Where To Go

There’s so much to do in the Catskills.  Whether you want to hike, paddle, cycle, cross country ski, downhill ski or snowshoe, we’ve got the place for you.

Unfamiliar With the Catskill Mountain Region?

The Catskills have been a haven for outdoor enthusiasts and a magnet for mountain-lovers since at least the early 19th century. To this day, throughout the tri-state region of New York, Connecticut, and New Jersey, and within the greater metropolitan area of New York City, when people speak of “The Mountains,” it is the Catskills they are referring to.


One reason is that the entire region, anchored by the “forever wild” forest preserve and the Catskill Park, thus far remains an oasis of pristine wilderness, rural communities, and pastoral landscapes in a sea of dense population and sprawling suburbs. Another reason is the unique character of the mountains and thus of the bounty of outdoor activities they offer.

The summit-seeking hiker may choose from nearly a hundred peaks and ridges topping 3,000 feet. Thirty-five of them are more than 3,500 feet high, and two of them are over 4,000 feet high. In general, the mountains are steep-sided and flat-topped, thickly forested with beech, birch, maple, hemlock, spruce, and fir. “Classic ground” was the phrase used by an 1826 visitor from Boston to describe the topography, while the region’s native son, John Burroughs, wrote of hiking uphill “ledge upon ledge, precipice upon precipice.” A network of footpaths crisscrosses the vast expanse of public lands that encompasses these mountains, from Windham south to Samsonville, from Roscoe east to Woodstock.

huck1On many of these summits, hikers are rewarded with views of spectacular beauty-views that offer a new prospect with each new season. But you don’t have to bag a peak to see wonderful sights in the Catskills. The spring wildflowers and lush ferns on the floor of the forest, the high forest canopy, and the abundant wildlife make any walk in the woods an escape, an adventure, and an education. That may be even more the case in winter, when the region’s mountains become a paradise for snowshoers, winter backpackers, and ice-climbers.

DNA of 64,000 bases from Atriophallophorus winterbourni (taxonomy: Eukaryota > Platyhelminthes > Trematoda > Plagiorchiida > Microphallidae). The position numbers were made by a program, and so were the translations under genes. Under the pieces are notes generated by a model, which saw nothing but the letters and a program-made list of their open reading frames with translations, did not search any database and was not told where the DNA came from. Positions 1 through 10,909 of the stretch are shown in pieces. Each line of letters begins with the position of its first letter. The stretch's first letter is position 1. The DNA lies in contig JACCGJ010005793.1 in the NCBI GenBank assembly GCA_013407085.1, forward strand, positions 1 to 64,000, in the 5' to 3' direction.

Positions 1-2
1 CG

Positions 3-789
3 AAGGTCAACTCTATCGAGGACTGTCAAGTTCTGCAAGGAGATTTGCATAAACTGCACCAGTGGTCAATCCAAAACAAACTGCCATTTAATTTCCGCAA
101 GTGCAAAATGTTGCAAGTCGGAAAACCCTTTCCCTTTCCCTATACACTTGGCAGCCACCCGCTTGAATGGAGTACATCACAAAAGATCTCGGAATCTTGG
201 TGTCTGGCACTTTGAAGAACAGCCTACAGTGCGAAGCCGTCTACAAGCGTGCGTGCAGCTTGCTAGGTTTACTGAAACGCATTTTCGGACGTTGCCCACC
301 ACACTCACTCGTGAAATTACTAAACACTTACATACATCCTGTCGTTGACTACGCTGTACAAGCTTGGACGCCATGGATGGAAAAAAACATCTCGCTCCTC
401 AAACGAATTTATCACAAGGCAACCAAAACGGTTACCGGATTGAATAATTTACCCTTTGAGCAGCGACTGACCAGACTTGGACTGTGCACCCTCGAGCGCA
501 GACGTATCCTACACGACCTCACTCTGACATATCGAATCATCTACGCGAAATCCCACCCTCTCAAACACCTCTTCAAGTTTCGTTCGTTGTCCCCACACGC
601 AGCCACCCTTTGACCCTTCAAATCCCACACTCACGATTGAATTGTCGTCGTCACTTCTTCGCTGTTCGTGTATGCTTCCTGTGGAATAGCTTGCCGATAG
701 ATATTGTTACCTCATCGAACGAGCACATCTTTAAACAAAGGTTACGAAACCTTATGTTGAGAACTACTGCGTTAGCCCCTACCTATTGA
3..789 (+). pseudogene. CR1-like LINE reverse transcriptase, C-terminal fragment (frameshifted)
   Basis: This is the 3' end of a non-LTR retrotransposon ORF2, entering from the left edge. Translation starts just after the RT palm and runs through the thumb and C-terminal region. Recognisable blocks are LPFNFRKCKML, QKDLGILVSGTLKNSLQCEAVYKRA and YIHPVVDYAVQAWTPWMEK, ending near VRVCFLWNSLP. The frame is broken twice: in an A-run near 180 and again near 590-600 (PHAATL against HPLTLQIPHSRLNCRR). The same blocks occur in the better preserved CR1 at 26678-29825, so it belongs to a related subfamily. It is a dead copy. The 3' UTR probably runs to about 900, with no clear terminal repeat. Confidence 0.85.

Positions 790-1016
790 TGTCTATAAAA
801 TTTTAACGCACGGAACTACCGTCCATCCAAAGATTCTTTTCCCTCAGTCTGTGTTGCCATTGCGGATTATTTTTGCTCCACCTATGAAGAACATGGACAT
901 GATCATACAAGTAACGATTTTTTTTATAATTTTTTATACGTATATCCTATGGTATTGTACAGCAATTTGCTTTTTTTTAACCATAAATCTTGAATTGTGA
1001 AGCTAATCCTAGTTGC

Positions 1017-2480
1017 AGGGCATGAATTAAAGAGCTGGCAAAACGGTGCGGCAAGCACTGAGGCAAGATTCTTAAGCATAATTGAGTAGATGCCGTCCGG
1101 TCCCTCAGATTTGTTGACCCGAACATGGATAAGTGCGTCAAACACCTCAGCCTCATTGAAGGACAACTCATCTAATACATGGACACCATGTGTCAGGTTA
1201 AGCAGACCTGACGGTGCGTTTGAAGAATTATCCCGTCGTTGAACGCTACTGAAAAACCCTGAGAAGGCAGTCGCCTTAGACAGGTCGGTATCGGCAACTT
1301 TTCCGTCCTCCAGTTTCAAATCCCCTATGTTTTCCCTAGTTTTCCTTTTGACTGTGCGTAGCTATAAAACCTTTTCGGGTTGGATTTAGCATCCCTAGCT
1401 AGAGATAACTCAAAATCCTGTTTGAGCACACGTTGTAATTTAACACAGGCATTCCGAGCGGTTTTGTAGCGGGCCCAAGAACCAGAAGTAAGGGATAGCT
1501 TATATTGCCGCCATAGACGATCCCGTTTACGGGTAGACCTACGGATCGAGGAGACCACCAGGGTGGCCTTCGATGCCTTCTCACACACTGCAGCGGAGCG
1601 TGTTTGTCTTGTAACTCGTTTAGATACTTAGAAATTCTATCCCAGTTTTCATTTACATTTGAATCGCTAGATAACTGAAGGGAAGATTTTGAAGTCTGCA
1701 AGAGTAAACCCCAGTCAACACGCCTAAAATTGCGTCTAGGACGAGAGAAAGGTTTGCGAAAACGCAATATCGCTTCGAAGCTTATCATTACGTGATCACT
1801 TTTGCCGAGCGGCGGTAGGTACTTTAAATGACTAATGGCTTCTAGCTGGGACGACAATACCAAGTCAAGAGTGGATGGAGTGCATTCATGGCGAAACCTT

Many of the mountain trails were routed over old woods roads that are today perfect for mountain biking or horseback riding. Road biking opportunities range from flat trips along streams and through farmland or climbing loops that can challenge the most elite cyclists.

To get you started, check out 20 Favorite Hikes  and Great Bike Rides.

For more suggestions for hikes and other outdoor activities in our area, check out our list of great Outdoor Activities by Catskill Region.  


  1. Kevin J. Waters
    Kevin J. Waters 2016-12-30 at 6:08 pm . Reply

    Having been raised in the Adirondack’s, (high school), it wasn’t until my younger sister took up permanent resedency there (Catskills), did I get to truly enjoy all that there is to offer ….Top Right Photo I believe is of “Fawns Leap” approching from the Palenville area. I also got to swim the Shokan Resv (yrs. ago)…. Mountain biked Hunter MT. and had my 1st. cup of coffee, exploring Windham MT….( ITS’ TRULY A DELIGHT TO HAVE RESIDENT GUIDE), opening my eyes to the wonders of the area, rich History, The Highest falls in New Your State, Kaaterskill Falls, & the Unique retreat for the Elite Americans.

  2. Chris
    Chris 2018-04-16 at 11:44 am . Reply

    I wish there more websites like yours explaining about our lovely area. What are your thoughts about the creek that was recently closed due to over population. I forget it’s name.

    1. wgcmc
      wgcmc 2018-04-16 at 9:29 pm . Reply

      Thanks for your comment, Chris. I believe you’re referring to the overuse situation at the Peekamoose Blue Hole on the Rondout Creek. The swimming hole won’t actually be closed but, under the proposal, access will be limited by permits on the weekends and holidays during the warm seasons. We’re sorry to see that it’s necessary, but over 600 people a day are trying to use the area and that isn’t sustainable. Damage to the area from trash and human waste plus the large crowds undermines the goal of having a wilderness experience for the visitors, and it threatens the long term conservation of the resource. That said, we hope those folks will continue to visit the Catskills and enjoy all of our other great recreational areas.

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